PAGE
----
We iterated from one end of the string to the other in the previous approaches. It is also possible to iterate from both ends of the string simultaneously. Let's have two pointers, one pointing at the start of the string and the other at the end of the string. We can swap the characters at these two pointers. Then we can move the pointers toward the middle of the string. We can keep doing this until the two pointers meet each other.

In most languages, a string is immutable. This means that we cannot change the characters of the string. We can only create a new string. So we need to convert the string to a character array. Then we can swap the characters at the two pointers. After swapping all the characters, we can transform the character array back to a string.

If the language supports mutable strings (e.g., Ruby, PHP, Swift), we can directly swap the characters at the two pointers. Some languages don't support mutability directly, but might have a class or a standard library that provides a mutable string. For example, there is StringBuilder in Java.

#### Algorithm

1. Convert the string to a character array `char_array`.
2. Initialize two pointers, `start` and `end`, to point at the start and the end of the string, respectively.
3. Loop until `start` is less than `end`.
4. Swap the characters at `start` and `end`.
5. Increment `start` and decrement `end`.
6. Convert the character array back to a string and return it.

#### Reverse String Javascript, Python and Java Solutions - Using In Place Reversal

``````function reverseString(string) {
let charArray = string.split("");
let start = 0;
let end = charArray.length - 1;
while (start < end) {
swap(charArray, start, end);
start += 1;
end -= 1;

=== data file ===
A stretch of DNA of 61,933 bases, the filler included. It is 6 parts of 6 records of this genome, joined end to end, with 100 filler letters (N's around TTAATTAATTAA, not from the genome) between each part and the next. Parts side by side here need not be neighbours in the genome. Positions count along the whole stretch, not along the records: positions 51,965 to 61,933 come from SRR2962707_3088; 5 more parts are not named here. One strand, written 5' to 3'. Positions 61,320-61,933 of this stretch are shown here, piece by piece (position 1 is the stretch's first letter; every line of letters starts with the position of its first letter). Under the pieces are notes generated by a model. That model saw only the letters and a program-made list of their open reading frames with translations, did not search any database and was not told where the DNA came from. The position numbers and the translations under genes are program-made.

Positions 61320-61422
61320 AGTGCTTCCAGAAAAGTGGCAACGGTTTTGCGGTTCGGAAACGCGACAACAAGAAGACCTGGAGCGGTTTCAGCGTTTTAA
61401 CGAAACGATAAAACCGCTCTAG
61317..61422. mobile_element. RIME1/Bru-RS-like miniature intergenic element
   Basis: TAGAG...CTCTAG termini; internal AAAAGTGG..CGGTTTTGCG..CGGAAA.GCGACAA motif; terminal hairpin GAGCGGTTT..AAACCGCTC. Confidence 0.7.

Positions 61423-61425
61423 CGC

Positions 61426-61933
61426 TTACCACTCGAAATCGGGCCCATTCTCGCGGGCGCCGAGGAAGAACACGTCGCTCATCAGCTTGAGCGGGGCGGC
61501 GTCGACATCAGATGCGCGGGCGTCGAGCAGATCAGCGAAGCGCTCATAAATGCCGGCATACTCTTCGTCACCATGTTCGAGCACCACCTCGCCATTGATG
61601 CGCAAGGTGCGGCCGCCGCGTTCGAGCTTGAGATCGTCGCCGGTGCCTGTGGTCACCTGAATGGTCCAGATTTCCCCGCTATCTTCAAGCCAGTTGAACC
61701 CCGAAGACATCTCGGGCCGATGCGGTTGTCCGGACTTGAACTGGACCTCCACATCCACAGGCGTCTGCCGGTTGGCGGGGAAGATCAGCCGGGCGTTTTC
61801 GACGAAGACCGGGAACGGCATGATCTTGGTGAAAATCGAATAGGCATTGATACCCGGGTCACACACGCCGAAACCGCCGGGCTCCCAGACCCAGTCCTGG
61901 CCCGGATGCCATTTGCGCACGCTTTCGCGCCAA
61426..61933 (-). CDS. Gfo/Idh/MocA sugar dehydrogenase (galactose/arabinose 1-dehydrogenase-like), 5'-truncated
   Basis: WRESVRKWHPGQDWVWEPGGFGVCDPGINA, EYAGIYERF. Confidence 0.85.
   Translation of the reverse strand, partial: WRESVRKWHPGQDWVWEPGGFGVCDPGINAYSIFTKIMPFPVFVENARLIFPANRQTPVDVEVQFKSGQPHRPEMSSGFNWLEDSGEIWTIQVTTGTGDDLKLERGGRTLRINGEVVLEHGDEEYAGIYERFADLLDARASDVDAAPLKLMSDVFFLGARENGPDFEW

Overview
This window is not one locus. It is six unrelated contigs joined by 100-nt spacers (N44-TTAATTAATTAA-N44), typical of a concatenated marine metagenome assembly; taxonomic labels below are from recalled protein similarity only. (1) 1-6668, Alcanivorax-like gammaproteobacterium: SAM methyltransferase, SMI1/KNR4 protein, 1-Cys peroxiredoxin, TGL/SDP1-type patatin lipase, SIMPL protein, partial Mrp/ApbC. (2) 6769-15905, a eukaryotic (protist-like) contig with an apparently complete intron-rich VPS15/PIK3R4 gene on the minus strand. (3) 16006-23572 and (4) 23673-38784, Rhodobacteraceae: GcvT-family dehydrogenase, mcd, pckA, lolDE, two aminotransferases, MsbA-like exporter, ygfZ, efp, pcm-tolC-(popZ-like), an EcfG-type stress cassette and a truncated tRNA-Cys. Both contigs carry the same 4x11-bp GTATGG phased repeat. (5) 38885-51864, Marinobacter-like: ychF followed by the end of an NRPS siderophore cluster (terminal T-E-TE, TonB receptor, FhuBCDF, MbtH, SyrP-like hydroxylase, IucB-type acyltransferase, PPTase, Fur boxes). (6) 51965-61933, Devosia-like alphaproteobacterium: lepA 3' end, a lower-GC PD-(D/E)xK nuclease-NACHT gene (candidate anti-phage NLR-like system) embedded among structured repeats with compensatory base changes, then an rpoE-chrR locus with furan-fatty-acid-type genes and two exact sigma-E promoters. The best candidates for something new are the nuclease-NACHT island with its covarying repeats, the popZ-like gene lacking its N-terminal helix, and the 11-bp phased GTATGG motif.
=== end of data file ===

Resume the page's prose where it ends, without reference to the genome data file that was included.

}
return charArray.join("");
}

function swap(charArray, start, end) {
// using destructuring assignment to swap the characters
[charArray[start], charArray[end]] = [charArray[end], charArray[start]];
}``````

#### Time/Space Complexity

Let's assume that there are `n` characters in the given string.

• Time Complexity: `O(n)`. Both pointers traverse the string from opposite ends until they merge. So every character is processed once in this process. Swapping two characters takes constant amount of time. So the overall time complexity is `O(n)`.

• Space Complexity: `O(n)`. We are using a character array to store the characters of the string. So the space complexity is `O(n)`. If the input to the function is a character array itself or the language supports string mutability, then the space complexity would be `O(1)`, because the algorithm does an in-place reversal of the character array / string.

### In Place Reversal (Recursion)

Note: While recursion will work for this problem, it overcomplicates the problem without added benefit and as such many interviewers will prefer one of the non-recursive approaches above. We have included the recursive solution here for completeness.